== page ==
October 6, 2022
The open-seat race for Montana's 1st Congressional District will be between Democratic candidate Monica Tranel and Republican candidate Ryan Zinke, who was previously a congressman from the Big Sky Country and interior secretary in the Trump administration.

The open-seat race for Montana’s 1st Congressional District will be between Democratic candidate Monica Tranel and Republican candidate Ryan Zinke, who was previously a congressman from the Big Sky Country and interior secretary in the Trump administration.

Zinke narrowly won the nomination in Tuesday’s voting over Al Olszewski, a former state senator and orthopedic surgeon. Olszewski claimed to be the most conservative candidate on the ballot and hit out at his rival over ethics allegations. Zinke will now face Tranel in November in Montana’s newly-created 1st Congressional District, covering the western quarter or so of the state. Montana gained a second House seat for the first time in four decades, due to strong population growth in the decade leading up to the 2020 census.

Zinke was interior secretary from 2017 until his resignation in 2019 during a federal ethics investigation that found he misused his position to move ahead with development projects in the state without disclosing the details of his personal involvement. Zinke held what at the time was Montana’s lone House seat for a term after his 2014 election, following a career in the Navy SEALS and then four years in the state Senate.

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Tranel, who has practiced law for 25 years as an attorney and advocate, has said she’s the most qualified and electable candidate, arguing her qualifications stem from her deep roots in the state.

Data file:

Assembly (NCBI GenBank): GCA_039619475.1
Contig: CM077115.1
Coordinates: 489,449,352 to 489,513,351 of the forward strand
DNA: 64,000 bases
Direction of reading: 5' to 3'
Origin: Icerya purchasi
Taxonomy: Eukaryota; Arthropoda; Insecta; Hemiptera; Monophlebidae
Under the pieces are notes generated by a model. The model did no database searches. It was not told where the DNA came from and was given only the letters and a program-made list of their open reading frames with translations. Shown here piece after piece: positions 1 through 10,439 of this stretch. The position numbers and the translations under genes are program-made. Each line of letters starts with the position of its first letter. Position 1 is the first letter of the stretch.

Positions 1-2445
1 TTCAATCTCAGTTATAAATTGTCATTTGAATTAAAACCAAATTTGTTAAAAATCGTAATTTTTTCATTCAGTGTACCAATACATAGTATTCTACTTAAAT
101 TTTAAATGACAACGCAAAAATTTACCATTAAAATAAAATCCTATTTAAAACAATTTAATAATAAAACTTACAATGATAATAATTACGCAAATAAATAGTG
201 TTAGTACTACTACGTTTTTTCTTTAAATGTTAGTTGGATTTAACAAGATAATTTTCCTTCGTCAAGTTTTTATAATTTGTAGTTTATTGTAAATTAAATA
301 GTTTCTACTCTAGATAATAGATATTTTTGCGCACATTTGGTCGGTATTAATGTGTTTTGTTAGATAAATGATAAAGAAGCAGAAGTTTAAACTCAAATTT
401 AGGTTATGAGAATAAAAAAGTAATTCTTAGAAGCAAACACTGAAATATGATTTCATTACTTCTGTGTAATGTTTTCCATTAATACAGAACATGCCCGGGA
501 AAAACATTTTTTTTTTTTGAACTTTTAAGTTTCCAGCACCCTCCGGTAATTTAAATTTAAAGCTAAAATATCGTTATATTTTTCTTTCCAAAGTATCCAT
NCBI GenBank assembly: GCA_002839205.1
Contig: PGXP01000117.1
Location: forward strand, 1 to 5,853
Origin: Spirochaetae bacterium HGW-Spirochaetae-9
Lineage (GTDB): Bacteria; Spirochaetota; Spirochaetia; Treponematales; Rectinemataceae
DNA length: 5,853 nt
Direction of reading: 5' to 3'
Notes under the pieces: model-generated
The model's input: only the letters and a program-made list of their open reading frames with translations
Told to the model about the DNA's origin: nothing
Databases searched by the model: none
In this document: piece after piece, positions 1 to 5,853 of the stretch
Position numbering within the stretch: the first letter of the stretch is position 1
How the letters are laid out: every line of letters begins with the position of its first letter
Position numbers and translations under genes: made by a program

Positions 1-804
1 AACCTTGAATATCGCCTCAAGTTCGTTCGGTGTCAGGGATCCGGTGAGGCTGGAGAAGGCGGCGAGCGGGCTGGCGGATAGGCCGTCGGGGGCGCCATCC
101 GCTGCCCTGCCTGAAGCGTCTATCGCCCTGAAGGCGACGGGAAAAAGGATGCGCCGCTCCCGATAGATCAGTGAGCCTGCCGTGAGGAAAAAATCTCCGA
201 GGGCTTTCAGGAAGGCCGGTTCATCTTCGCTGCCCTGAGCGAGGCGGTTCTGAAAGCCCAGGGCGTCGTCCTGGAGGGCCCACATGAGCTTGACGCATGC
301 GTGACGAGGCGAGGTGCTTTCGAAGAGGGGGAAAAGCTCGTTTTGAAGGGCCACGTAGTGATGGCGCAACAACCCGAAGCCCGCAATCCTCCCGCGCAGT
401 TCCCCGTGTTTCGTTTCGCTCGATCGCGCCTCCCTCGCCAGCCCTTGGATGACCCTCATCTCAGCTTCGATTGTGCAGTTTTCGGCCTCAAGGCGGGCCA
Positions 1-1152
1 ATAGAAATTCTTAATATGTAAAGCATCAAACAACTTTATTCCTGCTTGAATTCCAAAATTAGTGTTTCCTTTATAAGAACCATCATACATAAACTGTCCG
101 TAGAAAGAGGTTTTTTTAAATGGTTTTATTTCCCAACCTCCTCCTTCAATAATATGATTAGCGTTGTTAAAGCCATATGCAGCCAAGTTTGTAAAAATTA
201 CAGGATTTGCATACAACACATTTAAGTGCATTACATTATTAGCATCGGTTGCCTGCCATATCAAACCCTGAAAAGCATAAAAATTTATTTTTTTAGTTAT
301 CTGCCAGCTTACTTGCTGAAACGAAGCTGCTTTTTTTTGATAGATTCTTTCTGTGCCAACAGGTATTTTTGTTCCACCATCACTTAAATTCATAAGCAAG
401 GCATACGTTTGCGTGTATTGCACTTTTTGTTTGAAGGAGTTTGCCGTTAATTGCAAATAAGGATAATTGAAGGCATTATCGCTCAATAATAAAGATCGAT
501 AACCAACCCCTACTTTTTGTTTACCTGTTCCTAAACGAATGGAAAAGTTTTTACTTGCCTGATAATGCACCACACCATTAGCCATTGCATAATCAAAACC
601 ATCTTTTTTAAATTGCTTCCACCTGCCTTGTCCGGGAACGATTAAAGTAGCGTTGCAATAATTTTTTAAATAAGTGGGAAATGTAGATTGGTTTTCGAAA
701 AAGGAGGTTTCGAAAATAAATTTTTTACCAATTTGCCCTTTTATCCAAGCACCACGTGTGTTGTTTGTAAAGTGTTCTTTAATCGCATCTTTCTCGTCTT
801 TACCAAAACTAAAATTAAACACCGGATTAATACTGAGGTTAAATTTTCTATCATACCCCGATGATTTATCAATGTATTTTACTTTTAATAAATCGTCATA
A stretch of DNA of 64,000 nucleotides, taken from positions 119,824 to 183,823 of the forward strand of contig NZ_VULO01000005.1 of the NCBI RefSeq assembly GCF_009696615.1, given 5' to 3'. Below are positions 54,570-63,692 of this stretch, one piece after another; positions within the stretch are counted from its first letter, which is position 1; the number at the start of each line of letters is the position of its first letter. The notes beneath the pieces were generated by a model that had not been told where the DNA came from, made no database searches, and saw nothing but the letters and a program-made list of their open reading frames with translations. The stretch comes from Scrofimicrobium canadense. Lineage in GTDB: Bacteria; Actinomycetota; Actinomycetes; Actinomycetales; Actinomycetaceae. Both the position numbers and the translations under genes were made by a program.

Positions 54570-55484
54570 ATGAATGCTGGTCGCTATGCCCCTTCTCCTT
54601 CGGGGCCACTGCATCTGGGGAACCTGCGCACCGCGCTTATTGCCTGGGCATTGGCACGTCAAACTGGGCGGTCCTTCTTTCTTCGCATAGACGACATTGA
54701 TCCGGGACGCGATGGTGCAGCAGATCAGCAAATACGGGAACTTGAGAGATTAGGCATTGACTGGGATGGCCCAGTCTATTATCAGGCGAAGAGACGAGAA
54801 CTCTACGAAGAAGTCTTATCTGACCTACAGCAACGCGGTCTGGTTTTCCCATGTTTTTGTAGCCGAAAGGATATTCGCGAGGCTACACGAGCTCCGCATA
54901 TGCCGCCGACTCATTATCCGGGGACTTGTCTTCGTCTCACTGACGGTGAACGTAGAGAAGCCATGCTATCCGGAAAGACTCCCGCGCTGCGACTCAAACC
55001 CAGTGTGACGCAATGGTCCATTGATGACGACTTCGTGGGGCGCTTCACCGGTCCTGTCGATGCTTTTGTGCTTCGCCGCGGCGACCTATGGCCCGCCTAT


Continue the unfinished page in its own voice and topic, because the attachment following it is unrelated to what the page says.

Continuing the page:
“I’ve been here with my feet on the ground, in the trenches, working for Montanans across the state,” she told Montana Public Radio last month. Tranel is also endorsed by former Montana Gov. Brian Schweitzer.

Zinke has been endorsed by Trump and previously called the ethics investigation into his role as Interior head a “political hit job” that was “false.” He has rebuked President Joe Biden for seeking “foreign shores for oil instead of Montana, North Dakota and Texas” and touted his experience in the Trump administration for helping the U.S. become “energy dominant.”

The two nominees will now face off in the November general election, which will mark the first time in several decades that voters will decide on two House representatives in the same election.

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Montana’s primary elections are unique in that the state has open primaries, meaning residents can choose which candidate they prefer regardless of the political party they are registered under.

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